THE PASTEL COMEDY – WOODLAND COLORS
16 pastel works by Angela Tuccinardi in a journey installation into Dante Alighieri’s Earthly Paradise.
A guided visit in the form of a fable for children of all ages, from zero to a thousand.
Stage Direction – Stefania Maggini
A Talking Book – Lenny Graziani
A Violinist – Adamo Rossi
Living Paintings – Samuele Puccini e Gabriele Acciai
Costums – Matelda Bigi e Giovanni Rupi
Set up – Iconarte
Stills – Roberta Soldani
Castello dei Conti Guidi, Piazza della Repubblica, 1 – Poppi (Ar)
Angela Maria Tuccinardi is an Italian painter who has lived and worked in California for many years.
The exhibition comprises 16 of her original works.
Following the exhibition there will be a pastel DRAWING COMPETITION among the visitors, titled: I, Dante.
The best works, as chosen by a jury of experts, will be awarded prizes and inserted as illustrations in the publication: The Pastel Comedy – Woodland Colors.
Note: the English text of Dante throughout the site is from Longfellow’s version, in the public domain.
Midway upon the journey of our life
I found myself within a forest dark,
For the straightforward pathway had been lost.
Inf. I, 1-3
Beatrice am I, who do bid thee go;
I come from there, where I would fain return;
Love moved me, which compelleth me to speak.
Inf. II, 70-72
No one farther goes, souls sanctified,
If first the fire bite not; within it enter,
And be not deaf unto the song beyond.
Pur. XXVII, 10-12
Remember thee, remember! and if I
On Geryon have safely guided thee,
What shall I do now I am nearer God?
Pur. XXVII, 22-24
“The sun departs,” it added, “and night cometh;
Tarry ye not, but onward urge your steps,
So long as yet the west becomes not dark.”
Pur. XXVII, 61-63
Eager already to search in and round
The heavenly forest, dense and living-green,
Which tempered to the eyes the new-born day,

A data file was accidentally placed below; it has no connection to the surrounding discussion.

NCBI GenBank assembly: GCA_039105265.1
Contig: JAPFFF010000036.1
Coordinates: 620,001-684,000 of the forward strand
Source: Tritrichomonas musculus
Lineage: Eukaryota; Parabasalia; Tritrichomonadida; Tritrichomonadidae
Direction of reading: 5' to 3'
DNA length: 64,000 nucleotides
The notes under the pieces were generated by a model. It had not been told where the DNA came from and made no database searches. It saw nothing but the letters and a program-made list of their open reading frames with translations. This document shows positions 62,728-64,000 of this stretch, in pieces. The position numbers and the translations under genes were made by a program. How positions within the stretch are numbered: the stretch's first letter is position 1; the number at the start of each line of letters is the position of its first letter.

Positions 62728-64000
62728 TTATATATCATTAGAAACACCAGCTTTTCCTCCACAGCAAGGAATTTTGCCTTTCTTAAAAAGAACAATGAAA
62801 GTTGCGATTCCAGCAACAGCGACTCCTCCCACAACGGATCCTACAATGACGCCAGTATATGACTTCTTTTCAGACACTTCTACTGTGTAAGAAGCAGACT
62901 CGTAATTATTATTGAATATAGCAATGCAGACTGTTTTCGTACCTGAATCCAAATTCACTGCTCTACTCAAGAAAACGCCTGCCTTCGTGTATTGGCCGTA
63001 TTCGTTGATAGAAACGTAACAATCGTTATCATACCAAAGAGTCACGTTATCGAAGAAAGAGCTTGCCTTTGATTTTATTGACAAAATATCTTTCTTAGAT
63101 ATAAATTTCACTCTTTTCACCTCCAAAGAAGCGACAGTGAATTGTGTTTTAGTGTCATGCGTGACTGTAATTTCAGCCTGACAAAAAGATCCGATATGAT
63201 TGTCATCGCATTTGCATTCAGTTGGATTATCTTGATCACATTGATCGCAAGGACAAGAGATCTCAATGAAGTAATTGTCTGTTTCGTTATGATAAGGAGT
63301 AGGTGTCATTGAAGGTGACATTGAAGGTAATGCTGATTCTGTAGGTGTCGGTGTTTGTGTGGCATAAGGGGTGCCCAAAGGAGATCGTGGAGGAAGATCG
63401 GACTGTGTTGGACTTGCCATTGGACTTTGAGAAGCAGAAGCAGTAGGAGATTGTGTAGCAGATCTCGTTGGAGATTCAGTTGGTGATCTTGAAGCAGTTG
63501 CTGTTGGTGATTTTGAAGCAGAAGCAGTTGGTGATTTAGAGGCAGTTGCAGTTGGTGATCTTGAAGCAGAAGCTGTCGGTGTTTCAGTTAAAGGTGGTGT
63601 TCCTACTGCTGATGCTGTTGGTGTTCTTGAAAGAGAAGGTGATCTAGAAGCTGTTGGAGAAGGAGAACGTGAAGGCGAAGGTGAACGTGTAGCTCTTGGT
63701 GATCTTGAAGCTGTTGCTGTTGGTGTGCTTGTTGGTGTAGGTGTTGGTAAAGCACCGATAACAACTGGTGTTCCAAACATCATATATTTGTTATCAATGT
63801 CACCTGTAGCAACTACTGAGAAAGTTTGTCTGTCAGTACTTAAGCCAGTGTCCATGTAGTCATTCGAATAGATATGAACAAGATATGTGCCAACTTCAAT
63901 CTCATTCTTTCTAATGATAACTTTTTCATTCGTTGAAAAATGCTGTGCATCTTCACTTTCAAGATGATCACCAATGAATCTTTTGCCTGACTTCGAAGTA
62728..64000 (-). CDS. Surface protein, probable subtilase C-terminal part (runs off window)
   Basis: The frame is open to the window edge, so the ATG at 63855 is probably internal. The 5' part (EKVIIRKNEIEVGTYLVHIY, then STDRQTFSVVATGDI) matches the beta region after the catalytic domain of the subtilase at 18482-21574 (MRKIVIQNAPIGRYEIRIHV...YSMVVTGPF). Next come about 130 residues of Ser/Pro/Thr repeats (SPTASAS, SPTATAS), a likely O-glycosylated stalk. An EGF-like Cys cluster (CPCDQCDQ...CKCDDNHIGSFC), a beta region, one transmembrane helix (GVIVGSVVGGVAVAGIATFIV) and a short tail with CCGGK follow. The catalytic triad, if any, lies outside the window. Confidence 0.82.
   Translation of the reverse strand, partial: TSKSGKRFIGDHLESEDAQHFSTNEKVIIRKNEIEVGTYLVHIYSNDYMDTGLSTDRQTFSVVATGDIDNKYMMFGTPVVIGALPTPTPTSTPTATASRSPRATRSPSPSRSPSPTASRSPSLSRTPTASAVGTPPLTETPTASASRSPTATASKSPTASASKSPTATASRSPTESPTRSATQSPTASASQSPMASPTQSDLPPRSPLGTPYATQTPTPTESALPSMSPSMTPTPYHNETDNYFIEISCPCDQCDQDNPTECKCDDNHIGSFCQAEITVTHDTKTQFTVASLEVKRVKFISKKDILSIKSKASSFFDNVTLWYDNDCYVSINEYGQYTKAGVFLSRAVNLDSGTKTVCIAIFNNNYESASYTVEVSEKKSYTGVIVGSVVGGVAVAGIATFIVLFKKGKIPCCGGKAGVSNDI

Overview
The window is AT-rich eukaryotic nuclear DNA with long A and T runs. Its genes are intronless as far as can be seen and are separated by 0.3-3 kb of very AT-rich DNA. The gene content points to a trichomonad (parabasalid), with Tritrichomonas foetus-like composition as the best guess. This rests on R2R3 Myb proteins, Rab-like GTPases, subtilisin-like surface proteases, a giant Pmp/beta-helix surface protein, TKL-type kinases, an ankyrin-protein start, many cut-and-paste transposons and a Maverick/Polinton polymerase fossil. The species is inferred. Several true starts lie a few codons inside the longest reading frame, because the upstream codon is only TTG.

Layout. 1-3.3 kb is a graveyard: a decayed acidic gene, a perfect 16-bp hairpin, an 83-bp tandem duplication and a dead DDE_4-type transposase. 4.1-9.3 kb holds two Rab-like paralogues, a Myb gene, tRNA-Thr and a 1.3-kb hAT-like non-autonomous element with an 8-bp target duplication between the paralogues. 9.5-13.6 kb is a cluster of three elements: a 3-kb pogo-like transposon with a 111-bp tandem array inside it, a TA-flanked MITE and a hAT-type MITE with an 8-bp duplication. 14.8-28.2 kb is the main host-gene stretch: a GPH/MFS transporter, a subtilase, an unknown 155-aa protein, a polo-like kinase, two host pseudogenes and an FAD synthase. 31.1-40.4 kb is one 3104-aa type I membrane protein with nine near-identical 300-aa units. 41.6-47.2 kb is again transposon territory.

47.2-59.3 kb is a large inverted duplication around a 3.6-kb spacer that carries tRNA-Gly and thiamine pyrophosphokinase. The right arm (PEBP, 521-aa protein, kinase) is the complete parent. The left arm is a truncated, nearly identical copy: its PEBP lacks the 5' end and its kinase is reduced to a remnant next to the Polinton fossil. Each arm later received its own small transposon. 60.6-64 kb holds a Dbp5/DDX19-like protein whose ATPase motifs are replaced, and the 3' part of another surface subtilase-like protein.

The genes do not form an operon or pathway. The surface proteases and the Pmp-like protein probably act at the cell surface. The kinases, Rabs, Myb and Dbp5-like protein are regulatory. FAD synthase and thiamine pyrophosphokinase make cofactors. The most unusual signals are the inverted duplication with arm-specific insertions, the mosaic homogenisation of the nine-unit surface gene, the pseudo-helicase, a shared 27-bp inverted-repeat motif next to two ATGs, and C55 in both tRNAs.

Without more delay I left the bank,
Taking the level country slowly, slowly
Over the soil that everywhere breathes fragrance.
Pur. XXVIII, 1-3
And when the car was opposite to me
Thunder was heard; and all that folk august
Seemed to have further progress interdicted,
There with the vanward ensigns standing still.
Pur. XXIX, 151-153
Over her snow-white veil with olive cinct
Appeared a lady under a green mantle,
Vested in colour of the living flame.
Pur. XXX, 22-24
Up to my throat she in the stream had drawn me,
And, dragging me behind her, she was moving
Upon the water lightly as a shuttle.
Pur. XXXII, 94-96
I heard them murmur altogether, “Adam!”
Then circled they about a tree despoiled
Of blooms and other leafage on each bough.
Pur. XXXII, 37-39
Never descended with so swift a motion
Fire from a heavy cloud, when it is raining
From out the region which is most remote,
As I beheld the bird of Jove descend
Pur. XXXII, 109-111
Thereafter saw I leap into the body
Of the triumphal vehicle a Fox,
That seemed unfed with any wholesome food.
Firm as a rock upon a mountain high,
Seated upon it, there appeared to me
A shameless whore, with eyes swift glancing round,
And, as if not to have her taken from him,
Upright beside her I beheld a giant;
And ever and anon they kissed each other.
Pur. XXXII, 148-150
In front of them the Tigris and Euphrates
Methought I saw forth issue from one fountain,
And slowly part, like friends, from one another.
Pur. XXXIII, 112-114
But Eunoe behold, that yonder rises;
Lead him to it, and, as thou art accustomed,
Revive again the half-dead virtue in him.
Pur. XXXIII, 127-129
From the most holy water I returned
Regenerate, in the manner of new trees
That are renewed with a new foliage,
Pure and disposed to mount unto the stars.
Pur. XXXIII, 142-145